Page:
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    Once I finally grasped how the whole oil field operation worked, I started running from spot to spot before I was asked to get to those spots. That was the first sign to my boss that I understood what I was doing, so I was given more responsibility, and that pattern continued until my boss begged me not to go to law school. Even though none of my efforts resulted in a monetary reward or a medal, knowing I had my boss's trust to get extra responsibility felt good and made me want to learn even more. That works with kids, too. The more responsibility I give Addie, the more excited she gets that she's learning and doing good things — and it results in even more positive lessons learned.

  • Reward Kids For Learning on Their Own 6 of 9
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    While in the oil field, I took initiative to figure out how to do extra things that weren't in my job description. Not because I had any intention of changing positions — I knew I was only going to be there for a few months — but because I didn't want to wait for someone else to come along and finish that part of the job. None of us could leave until the job was done, so if my doing it before someone else could get there would get us home earlier? I was all for it — and my bosses noticed and appreciated the effort. Addie has been the same way. She loves it when she surprises me with a freshly mopped floor or a freshly hand washed truck. Rewarding those efforts will only make her learn how to do those extra things more.

  • Physical Force Doesn’t Work 7 of 9
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    The first time one of my co-employees took things past all the shouting, I was furious. I was on the back of a semi truck trying to rig up some cables when the truck driver hopped on the back of the truck with me and started shouting at me. He then shoved me off the truck, which was a nice 6 foot fall to the ground. My first thought? Did that really just happen? My second thought? I have 60 pounds on that guy and it's time he learned a lesson. In the end I kept my temper and I decided I would quit the next day. Physical force doesn't work with kids. We've only spanked our kids, and by kids I mean Addie, one time, and it was a spur of the moment thing several years ago. We haven't done it since, and it likely won't happen in the future. There are much better ways of disciplining kids that don't require physical force.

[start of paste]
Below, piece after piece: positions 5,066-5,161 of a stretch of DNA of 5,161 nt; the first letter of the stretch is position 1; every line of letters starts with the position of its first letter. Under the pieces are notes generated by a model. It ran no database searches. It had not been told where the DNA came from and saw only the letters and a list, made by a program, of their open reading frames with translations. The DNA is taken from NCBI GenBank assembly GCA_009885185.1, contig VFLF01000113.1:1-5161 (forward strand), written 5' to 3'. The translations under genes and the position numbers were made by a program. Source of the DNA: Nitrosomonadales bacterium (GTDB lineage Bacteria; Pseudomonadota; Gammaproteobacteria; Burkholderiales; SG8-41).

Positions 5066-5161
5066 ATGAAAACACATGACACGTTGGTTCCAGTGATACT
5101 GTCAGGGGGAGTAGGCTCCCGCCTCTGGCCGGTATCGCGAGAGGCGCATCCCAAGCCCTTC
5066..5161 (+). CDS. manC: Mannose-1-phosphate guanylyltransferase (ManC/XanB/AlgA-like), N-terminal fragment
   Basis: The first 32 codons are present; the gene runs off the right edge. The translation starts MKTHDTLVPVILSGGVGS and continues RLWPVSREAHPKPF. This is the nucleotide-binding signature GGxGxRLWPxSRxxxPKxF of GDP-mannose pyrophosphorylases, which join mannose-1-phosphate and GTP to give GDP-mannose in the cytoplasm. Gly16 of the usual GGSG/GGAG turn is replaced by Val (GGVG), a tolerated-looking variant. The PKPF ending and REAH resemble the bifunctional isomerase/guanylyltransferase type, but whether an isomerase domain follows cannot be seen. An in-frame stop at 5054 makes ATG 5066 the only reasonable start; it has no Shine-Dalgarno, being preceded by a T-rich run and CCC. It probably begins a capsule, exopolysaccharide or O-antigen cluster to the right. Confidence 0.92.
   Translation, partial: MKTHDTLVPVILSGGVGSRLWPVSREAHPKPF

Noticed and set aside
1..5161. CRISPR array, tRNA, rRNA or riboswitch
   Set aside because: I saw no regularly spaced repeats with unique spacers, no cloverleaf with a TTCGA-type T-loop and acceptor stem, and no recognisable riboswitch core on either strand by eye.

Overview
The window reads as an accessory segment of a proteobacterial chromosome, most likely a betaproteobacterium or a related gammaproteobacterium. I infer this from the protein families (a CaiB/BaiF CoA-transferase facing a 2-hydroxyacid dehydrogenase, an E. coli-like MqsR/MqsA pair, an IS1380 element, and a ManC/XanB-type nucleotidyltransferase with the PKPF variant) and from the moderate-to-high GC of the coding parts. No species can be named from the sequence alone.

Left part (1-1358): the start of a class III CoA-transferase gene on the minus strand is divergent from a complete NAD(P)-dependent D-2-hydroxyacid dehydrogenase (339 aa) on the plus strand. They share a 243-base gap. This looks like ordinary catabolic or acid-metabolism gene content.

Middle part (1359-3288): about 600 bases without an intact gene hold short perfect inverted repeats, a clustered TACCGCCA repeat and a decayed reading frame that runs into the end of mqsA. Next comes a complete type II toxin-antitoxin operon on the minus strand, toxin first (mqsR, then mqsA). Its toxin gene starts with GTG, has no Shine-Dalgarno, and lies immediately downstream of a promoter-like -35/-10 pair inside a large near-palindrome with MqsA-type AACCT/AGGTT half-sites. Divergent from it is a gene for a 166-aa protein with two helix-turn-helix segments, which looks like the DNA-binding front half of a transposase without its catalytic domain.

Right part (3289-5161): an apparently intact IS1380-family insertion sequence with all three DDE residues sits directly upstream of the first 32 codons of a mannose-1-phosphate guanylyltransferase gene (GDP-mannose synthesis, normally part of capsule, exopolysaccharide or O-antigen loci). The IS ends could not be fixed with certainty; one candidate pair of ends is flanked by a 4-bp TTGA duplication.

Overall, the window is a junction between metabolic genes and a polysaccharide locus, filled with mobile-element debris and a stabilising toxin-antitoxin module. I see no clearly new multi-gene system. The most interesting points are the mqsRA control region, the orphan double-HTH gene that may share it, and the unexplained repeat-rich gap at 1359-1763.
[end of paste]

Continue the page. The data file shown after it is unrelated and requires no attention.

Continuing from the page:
Photo Credit: Flickr

  • Money Isn’t Everything 8 of 9
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    People in the oil field make a lot of money — more money than they know what to do with. But that doesn't stop them from figuring out how to use it all. As in, every last bit of it each paycheck. Almost every other person I worked with didn't have a dime in savings and they didn't have any long term investments to show from all their hard work. They worked 18 to 20 hours a day, many days in a row, and they were consumed with the idea of making huge amounts of money to blow on new vehicles. Their families became an afterthought and most of them ended up divorced and alone. It was a nice slap in the face that money isn't everything. Family, especially your kids, is more important than how many zeroes fit on that paycheck. 

  • Support Your Kids 9 of 9
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    My dad got me the job in the oil field with a company that was a client of his. They did him a favor, so when I got shoved off the truck and I decided the job wasn't for me, I knew I had to tell my dad about my decision first to make sure he was okay with it. That evening, I pulled my dad aside and I told him what was happening and why I wanted to quit. He was completely supportive of my decision. It didn't matter to him if it was going to hurt his relationship with his client. In the end, making sure I was safe and being treated okay was more important. I didn't end up quitting, but him giving his okay was huge in my mind and it's something I've taken to heart with my kids. I want Addie and Vivi to know that I will be supportive of them no matter what.

    Photo Credit: Flickr

Read more about my family on Moosh in Indy or follow me on Twitter!